In a criminal prosecution the State and the defendant each shall have the right to a speedy trial. Section 29-19-02, N.D. C.C. However, "the court, upon a showing of sufficient cause therefor by either party, may direct the trial of a cause to be *862 postponed to another day in the same term or to the next term." Section 29-19-03, N.D.C.C. The granting or refusing of an application for a postponement of a criminal trial is a matter within the sound discretion of the trial court. Bandy v. United States, 296 F.2d 882 (8th Cir. 1961), cert. denied, 369 U.S. 831, 82 S. Ct. 849, 7 L. Ed. 2d 796 (1962); Wallace v. United States, 174 F.2d 112 (8th Cir. 1949), cert. denied, 337 U.S. 947, 69 S. Ct. 1505, 93 L. Ed. 1749 (1949), rehearing denied, 338 U.S. 842, 70 S. Ct. 30, 94 L. Ed. 515 (1949); State v. Phillips, 18 S.D. 1, 98 N.W. 171 (1904); State v. Sonnenschein, 37 S.D. 139, 156 N.W. 906 (1916).

Although the application for continuance was not made in writing as required by Section 29-19-08, N.D.C.C., the record reveals that the State did not object to its form and acquiesced in what was being attempted.

"Acquiescence in error takes away the right of objecting to it." Section 31-11-05(7), N.D.C.C.; State v. Braathen, 77 N.D. 309, 43 N.W.2d 202 (1950).

The trial court was given the opportunity to pass on the question again as its refusal was specified as error in a motion for new trial following conviction. The motion was denied. A motion for new trial is also addressed to the trial court's judicial discretion and its decision will not be set aside unless an abuse of discretion is shown. State v. Jager, 85 N.W.2d 240 (N.D.1957); State v. Braathen, supra; State v. Thompson, 68 N.D. 98, 277 N.W. 1 (1938); State v. Hazer, 57 N.D. 900, 225 N.W. 319 (1929); State v. Kerns, 50 N.D. 927, 198 N.W. 698 (1924).

The question of whether a report of this nature constitutes exculpatory evidence was before this court in State v. Jager, supra. In that case the defendants were unaware of the existence of an FBI report at the time of the trial and moved for a new trial on the ground of newly discovered evidence of their innocence. The report in Jager reached the same conclusion as did the report in the present case. The FBI was unable to match up any of the specimens sent in for comparison and analysis. This court stated that it was a fallacy to give affirmative effect to purely negative evidence and upheld the decision of the trial court in denying the motion as being within the court's judicial discretion, to be set aside only upon a showing of an abuse of that discretion. State v. Jager, supra, 85 N.W.2d at 245.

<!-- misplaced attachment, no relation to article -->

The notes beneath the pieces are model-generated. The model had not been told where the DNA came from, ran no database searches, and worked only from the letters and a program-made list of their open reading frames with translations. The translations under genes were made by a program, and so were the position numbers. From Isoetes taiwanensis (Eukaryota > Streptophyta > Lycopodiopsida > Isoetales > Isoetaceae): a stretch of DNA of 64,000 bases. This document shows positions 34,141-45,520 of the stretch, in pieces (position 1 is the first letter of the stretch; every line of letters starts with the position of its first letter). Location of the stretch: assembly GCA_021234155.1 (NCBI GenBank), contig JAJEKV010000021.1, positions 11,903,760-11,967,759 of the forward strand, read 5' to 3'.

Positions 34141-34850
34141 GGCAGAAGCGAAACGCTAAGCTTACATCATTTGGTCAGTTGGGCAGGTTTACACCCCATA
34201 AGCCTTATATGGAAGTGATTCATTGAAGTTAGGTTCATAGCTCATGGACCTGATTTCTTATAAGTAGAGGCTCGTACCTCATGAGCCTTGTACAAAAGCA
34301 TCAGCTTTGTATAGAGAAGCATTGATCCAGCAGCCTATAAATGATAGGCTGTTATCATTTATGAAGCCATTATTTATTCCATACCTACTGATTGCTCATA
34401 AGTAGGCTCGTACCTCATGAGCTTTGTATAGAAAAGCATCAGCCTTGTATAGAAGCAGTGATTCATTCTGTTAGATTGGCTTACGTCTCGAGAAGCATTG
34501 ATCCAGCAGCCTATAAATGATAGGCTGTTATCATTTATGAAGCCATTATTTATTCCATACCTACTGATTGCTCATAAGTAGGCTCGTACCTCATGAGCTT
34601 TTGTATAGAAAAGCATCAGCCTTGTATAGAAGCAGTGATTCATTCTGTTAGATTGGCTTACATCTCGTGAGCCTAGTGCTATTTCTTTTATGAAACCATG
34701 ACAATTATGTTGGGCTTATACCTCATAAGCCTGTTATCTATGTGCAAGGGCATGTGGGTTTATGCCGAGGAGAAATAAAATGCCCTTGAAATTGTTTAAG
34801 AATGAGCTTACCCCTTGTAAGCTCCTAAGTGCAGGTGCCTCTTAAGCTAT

It appears in this case that counsel for the defendant had information that there was no evidence in the report to link the defendant with the offense some six or seven weeks prior to the commencement of trial and that the Criminal Information was filed and a copy thereof delivered to counsel for the defendant on the 16th day of March, 1972, the day of arraignment, but that the trial of the action did not commence until May 16, 1972. There were endorsed upon the Criminal Information the names of all the witnesses whom the State intended to call. This is in accordance with statutory requirement. Section 29-11-57, N.D.C.C. The names endorsed on the Information were those of the local police officers, who conducted the investigation and made the arrest, and the owner of the burglarized building. In denying the motion for a new trial the trial court made the above observation and concluded that counsel for the defendant had knowledge of the contents of the FBI report and also had knowledge of the fact that the State did not intend to introduce the report in evidence or to call as witnesses the experts who had performed the analysis. Counsel for the defendant requested the State to stipulate that the FBI report be admitted in evidence. The request was denied. Thereafter, by agreement of counsel and the court, the police officer who gathered the sample particles from the building testified thereto, and also testified that he forwarded the particles, along with the defendant's clothing, to the FBI laboratory in Washington, D. C., for analysis. Further, *863 it was agreed that counsel for defendant, in his argument to the jury, would be permitted to comment that the State failed to offer in evidence the report obtained as a result of the analysis. On argument to this court it was admitted by both parties that counsel for the defendant, in his argument to the jury, had pointed out the failure of the State to introduce the report, stating his conclusions as to the reason therefor. We do not pass on the propriety of this arrangement. The question before us is whether the trial court abused its discretion in denying the defendant's motion for a continuance, in denying the defendant out-of-state subpoenas for the persons responsible for preparing the FBI report, and in denying the defendant's motion for a new trial.